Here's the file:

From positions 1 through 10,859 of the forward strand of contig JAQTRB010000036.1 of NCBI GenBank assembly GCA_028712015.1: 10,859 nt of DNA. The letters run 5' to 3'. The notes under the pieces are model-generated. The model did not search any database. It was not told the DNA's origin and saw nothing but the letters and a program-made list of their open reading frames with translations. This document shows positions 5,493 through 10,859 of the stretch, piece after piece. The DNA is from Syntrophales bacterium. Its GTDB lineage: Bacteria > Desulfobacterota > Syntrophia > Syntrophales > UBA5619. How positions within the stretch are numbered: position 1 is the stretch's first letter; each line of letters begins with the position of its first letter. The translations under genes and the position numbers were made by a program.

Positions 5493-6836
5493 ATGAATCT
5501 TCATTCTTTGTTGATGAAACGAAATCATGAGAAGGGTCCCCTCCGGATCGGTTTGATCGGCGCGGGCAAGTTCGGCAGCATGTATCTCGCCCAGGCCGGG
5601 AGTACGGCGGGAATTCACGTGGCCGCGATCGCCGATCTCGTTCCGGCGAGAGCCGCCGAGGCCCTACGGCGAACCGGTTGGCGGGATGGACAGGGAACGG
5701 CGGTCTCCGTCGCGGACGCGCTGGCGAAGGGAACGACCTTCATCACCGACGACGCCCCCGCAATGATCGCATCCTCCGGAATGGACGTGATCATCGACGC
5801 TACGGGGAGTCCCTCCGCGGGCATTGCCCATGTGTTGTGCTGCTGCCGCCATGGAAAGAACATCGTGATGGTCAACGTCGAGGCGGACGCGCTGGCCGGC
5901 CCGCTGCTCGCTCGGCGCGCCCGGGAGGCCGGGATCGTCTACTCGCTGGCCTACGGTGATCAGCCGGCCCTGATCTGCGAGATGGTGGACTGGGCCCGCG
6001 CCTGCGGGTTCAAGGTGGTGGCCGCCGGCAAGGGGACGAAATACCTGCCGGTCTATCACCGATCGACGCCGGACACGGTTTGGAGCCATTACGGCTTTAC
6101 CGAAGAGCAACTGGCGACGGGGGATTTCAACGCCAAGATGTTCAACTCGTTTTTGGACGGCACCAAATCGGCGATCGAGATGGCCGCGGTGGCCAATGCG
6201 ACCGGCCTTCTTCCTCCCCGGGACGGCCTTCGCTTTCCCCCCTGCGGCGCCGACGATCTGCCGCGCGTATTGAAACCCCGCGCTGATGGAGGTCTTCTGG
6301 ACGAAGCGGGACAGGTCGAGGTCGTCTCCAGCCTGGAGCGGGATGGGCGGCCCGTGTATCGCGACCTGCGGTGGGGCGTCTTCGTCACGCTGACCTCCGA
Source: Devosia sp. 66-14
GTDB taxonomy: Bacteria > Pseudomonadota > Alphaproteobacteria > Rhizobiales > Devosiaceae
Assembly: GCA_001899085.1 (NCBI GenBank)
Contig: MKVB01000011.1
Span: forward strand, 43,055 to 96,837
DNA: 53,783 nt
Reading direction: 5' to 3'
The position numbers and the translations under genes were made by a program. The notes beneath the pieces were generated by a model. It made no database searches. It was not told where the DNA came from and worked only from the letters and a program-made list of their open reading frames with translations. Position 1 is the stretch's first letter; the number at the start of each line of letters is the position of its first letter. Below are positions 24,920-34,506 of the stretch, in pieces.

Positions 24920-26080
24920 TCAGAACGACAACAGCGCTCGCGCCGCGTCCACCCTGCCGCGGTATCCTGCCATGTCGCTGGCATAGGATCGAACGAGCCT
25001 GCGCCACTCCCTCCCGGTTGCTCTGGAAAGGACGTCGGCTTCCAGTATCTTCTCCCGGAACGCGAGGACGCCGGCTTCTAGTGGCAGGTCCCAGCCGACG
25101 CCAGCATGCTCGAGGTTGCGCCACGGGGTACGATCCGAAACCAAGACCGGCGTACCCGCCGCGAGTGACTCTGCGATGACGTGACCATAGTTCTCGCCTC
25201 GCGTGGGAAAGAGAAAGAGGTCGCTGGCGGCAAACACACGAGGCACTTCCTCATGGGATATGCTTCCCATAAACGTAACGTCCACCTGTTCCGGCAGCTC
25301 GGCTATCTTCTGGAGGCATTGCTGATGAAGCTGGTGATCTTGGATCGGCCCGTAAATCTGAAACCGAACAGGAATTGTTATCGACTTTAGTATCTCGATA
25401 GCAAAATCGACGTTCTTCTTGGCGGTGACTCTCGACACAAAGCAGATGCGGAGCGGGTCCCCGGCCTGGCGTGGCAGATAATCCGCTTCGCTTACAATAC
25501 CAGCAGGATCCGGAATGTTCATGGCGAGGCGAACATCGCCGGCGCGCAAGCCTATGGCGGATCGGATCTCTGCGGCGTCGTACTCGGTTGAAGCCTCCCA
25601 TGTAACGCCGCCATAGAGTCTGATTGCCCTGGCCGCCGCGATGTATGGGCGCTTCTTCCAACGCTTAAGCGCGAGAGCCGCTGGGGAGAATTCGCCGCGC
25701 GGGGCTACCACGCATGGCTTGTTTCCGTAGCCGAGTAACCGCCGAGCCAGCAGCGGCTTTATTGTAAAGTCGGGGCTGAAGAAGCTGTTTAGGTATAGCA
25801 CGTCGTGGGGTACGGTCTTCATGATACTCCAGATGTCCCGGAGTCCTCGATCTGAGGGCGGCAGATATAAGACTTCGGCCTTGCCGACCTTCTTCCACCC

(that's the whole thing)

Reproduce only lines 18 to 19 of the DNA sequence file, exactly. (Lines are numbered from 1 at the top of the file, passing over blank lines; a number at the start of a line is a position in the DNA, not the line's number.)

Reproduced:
DNA: 53,783 nt
Reading direction: 5' to 3'